For RSA to be secure it is important that p and q are of similar size, that p-1 and q-1 don't have only small factors and perhaps other things I am forgetting.

I haven't looked at these things in over 10 years, so perhaps you should do some more reading in case some of what I said is outdated or just incorrect. But I think this post should help you develop some sense for the order of magnitude of things.

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Conoktra    144
Thank you! That answered several of my questions. It looks like I just need to implement a BigNumber library and do those massive 1024+ modular exponentiations.

I am pretty sure your post was more helpful than anything else I've read on the subject, so thank you! (I'll be sure to double-check too :P)

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Adam_42    3629
To answer question 5: Factorizing a 32-bit number is trivial. You only need to check for divisibility with primes up to sqrt(2^32) = 65536, which is obviously going to be very quick. However linearly increasing the number of bits exponentially increases the difficulty of the factorization - to factorize a 64-bit number needs you to test all primes below 2^32 (ignoring the more advanced factorization algorithms).

By the way unless this is only for fun / learning, I'd recommend not implementing encryption yourself.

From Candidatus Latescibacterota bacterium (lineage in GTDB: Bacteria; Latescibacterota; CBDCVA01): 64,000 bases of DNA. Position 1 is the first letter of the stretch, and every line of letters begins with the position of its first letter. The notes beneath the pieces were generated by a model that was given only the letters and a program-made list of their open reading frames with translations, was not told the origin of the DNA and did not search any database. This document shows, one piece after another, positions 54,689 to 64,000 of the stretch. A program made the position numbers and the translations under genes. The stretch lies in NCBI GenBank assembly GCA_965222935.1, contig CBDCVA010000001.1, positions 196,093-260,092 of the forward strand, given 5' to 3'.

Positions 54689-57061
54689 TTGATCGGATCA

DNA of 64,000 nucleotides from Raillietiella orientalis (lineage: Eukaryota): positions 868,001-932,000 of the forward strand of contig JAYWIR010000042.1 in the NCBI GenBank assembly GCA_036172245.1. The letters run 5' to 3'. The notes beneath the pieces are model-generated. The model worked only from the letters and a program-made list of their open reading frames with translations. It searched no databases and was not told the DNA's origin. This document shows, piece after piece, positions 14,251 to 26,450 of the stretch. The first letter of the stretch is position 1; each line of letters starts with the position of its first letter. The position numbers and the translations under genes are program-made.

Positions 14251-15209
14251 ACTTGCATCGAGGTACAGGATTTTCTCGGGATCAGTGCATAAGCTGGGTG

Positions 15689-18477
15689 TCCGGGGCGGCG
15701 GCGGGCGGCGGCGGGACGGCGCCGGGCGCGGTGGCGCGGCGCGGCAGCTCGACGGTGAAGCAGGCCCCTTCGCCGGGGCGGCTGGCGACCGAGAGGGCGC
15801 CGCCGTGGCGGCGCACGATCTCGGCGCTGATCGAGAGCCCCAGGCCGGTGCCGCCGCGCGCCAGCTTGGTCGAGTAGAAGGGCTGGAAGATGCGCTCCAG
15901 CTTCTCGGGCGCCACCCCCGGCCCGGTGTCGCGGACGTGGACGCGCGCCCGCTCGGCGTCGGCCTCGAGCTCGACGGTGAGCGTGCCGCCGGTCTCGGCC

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KulSeran    3267
Seems alvaro covered well why you need very big numbers for it to be secure.

But
Quote:

4. Is it possible to keep RSA from encoding to a larger bit-size? For example, encoding a 16-bit variable with a 16-bit key results in a 32-bit encoded variable. This is much less than desirable. OR, am I doing something wrong, and RSA does encode to the same bit-size?

The answer is plainly no. But the take away lesson is that you don't want to use RSA to send lots of data.

You use RSA to "sign" data. You take a SHA-256 hash of a data block, then encode that hash with your private key. Anyone with your public key can then hash their copy of the data, decode your hash, and compare the two to determine the validity of the data. Combine this with a Certificate Authority, you can trust that some public key actually belongs to the person you think it does. Thus, you know with quite a bit of certainty that your message came from the right person and wasn't tampered with on the way.

Using a very similar strategy to RSA, Diffie Hellman lets you transfer with some certanty, a password to a symmetric ciper.

Combining these techniques on several levels, combined with a perfect trust system, you can be reasonably assured that your messages are safely getting to the person you want. And you can be assured that the message won't likely be decoded before you can properly act on it.

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Conoktra    144
Hmmm... All very interesting, thank you!

The more I learn about RSA the less I like about it. It sounds as if a hybrid-system would work best, using RSA to exchange a set of padded AES keys, than just encoding everything after that using 256-bit triple-AES (with key-strengthening of course :P). That way you don't have the nasty overhead costs of RSA -- not to mention the increased bit-size -- and still have considerable security.

Thank you again for everyone's help! :)